Celebrating 50 years on the Opry.
Not to long ago, but just far enough that many would think it was another lifetime, there was a little girl who grew up in the northeastern state of Pennsylvania. This little girl would spend many hours listening to a little radio show called “The Grand Ole Opry,” while helping her mother in the kitchen.
By the time this little girl was eight years old, she had big dreams to one day be a singer and appear on that show that she so eagerly loved and enjoyed over the years.
“I remember growing up, I was exposed to all different kinds of music. One thing, because you couldn’t get much country music back then.” tells Opry member Jeannie Seely. “I remember in the ‘50s the Hit Parade with Patti Page, Kay Starr and Teresa Brewer and all of the… Rosemary Clooney and all of those singers during that time that were on the Hit Parade, I learned so much from.”
Like many families at the time, Jeannie’s family was quite musical. She learned how to harmonize from her brother, Bernie. Back in those days, neighbors would get together at each other’s houses to visit. These visits would often turn into musical gatherings.
“None of them did this professionally…” shares Ms. Seely. “My uncles would play fiddle and guitar. My dad played banjo and my mother had a great voice! But, nobody did it professionally. That was our entertainment! We didn’t have access to that much…”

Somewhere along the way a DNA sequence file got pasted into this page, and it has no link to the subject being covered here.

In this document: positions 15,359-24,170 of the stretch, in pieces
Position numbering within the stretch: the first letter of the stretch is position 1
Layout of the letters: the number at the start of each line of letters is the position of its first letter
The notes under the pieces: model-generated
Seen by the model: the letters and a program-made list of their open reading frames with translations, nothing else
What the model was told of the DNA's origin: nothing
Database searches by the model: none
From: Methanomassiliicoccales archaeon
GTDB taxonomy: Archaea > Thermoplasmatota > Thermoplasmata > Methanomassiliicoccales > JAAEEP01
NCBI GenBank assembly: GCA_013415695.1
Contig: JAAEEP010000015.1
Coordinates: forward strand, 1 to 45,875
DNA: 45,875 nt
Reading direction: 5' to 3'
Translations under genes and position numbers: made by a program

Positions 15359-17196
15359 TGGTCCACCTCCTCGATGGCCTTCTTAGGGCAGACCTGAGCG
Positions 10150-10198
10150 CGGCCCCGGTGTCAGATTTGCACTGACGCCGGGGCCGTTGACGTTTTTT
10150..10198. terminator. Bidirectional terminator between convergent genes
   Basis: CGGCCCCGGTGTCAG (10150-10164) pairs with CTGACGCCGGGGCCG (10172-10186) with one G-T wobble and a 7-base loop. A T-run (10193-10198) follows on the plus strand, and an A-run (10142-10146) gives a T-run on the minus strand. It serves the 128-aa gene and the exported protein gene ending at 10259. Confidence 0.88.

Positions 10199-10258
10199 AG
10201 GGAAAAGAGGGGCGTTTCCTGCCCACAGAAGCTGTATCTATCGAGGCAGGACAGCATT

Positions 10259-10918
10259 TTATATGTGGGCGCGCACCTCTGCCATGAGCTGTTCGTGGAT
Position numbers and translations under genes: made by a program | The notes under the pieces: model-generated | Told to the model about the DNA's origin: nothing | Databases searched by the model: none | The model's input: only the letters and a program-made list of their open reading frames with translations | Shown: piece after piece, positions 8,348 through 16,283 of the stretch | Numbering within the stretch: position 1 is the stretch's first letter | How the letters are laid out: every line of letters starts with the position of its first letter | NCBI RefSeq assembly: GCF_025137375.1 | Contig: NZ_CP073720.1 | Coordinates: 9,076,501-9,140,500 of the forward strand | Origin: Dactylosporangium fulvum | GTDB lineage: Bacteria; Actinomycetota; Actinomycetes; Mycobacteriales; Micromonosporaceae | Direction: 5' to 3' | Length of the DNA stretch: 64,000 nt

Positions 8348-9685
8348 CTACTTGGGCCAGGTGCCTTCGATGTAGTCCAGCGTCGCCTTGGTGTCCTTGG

Like so many before her, the hallowed halls of the Opry were calling her name.
“My first car was a 1958 MGA Roadster and I loved being able to drive it with the top down and everything.” reminisces Jeannie. “So when I buried it in a snow drift on Easter Sunday, I said that’s it. I wanna move! I wanna go somewhere else. But I was just young and restless and I wanted to see some of the world!”
Jeannie eventually ended up in Nashville, by the way of California. Although she was seeking a career in country music, she did educate herself with something to fall back on.
When a person who has big dreams of being a country music star first arrives in Nashville, generally the first thing they want to see is the Grand Ole Opry. At the time the Opry was housed in the historic Ryman Auditorium.